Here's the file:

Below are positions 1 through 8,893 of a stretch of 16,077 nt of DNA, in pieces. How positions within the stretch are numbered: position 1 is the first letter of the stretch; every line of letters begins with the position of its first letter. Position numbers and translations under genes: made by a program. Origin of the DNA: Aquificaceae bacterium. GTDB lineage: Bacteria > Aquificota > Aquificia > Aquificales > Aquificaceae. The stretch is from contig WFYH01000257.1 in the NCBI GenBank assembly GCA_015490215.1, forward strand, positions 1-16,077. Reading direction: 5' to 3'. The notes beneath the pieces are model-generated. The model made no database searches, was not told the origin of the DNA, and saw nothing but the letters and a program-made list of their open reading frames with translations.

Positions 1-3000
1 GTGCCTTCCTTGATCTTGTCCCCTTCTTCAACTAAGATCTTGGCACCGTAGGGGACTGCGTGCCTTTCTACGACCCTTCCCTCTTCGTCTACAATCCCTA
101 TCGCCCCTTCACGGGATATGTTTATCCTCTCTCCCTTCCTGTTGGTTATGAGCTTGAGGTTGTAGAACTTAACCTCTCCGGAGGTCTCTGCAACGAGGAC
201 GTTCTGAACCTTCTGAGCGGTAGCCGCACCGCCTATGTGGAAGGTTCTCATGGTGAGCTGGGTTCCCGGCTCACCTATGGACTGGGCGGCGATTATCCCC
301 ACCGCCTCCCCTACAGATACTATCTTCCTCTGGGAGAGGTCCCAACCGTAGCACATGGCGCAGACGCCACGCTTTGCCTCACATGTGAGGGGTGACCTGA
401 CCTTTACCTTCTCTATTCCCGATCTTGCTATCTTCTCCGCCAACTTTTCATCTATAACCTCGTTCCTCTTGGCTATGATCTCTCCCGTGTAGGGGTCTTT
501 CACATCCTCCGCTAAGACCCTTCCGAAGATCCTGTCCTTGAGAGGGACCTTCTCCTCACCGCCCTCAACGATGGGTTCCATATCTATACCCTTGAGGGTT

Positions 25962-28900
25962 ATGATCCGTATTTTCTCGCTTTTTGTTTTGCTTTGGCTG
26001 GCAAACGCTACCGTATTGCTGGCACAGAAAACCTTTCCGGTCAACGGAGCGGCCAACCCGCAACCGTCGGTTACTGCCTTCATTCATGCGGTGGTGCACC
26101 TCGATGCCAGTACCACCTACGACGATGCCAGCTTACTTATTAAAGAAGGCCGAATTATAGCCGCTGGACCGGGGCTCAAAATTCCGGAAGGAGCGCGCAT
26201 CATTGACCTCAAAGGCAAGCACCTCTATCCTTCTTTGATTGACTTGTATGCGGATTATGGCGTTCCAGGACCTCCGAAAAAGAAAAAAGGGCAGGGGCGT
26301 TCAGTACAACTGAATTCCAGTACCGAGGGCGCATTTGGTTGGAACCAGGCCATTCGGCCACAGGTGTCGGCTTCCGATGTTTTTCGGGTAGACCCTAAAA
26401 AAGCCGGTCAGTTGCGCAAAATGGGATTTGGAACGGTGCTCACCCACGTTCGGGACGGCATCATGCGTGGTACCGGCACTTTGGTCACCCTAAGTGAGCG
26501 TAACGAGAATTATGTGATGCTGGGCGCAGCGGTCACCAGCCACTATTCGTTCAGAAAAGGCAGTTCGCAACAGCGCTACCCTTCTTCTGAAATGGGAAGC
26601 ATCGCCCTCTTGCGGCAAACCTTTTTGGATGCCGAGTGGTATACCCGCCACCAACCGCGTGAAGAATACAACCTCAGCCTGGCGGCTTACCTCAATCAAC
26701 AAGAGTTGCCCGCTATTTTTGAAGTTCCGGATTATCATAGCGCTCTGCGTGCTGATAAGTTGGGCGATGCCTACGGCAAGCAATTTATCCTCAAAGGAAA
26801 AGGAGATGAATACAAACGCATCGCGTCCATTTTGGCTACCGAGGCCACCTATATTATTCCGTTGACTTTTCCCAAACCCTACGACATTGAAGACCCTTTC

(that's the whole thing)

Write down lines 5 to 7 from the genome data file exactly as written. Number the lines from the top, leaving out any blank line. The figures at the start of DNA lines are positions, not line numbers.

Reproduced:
201 GTTCTGAACCTTCTGAGCGGTAGCCGCACCGCCTATGTGGAAGGTTCTCATGGTGAGCTGGGTTCCCGGCTCACCTATGGACTGGGCGGCGATTATCCCC
301 ACCGCCTCCCCTACAGATACTATCTTCCTCTGGGAGAGGTCCCAACCGTAGCACATGGCGCAGACGCCACGCTTTGCCTCACATGTGAGGGGTGACCTGA
401 CCTTTACCTTCTCTATTCCCGATCTTGCTATCTTCTCCGCCAACTTTTCATCTATAACCTCGTTCCTCTTGGCTATGATCTCTCCCGTGTAGGGGTCTTT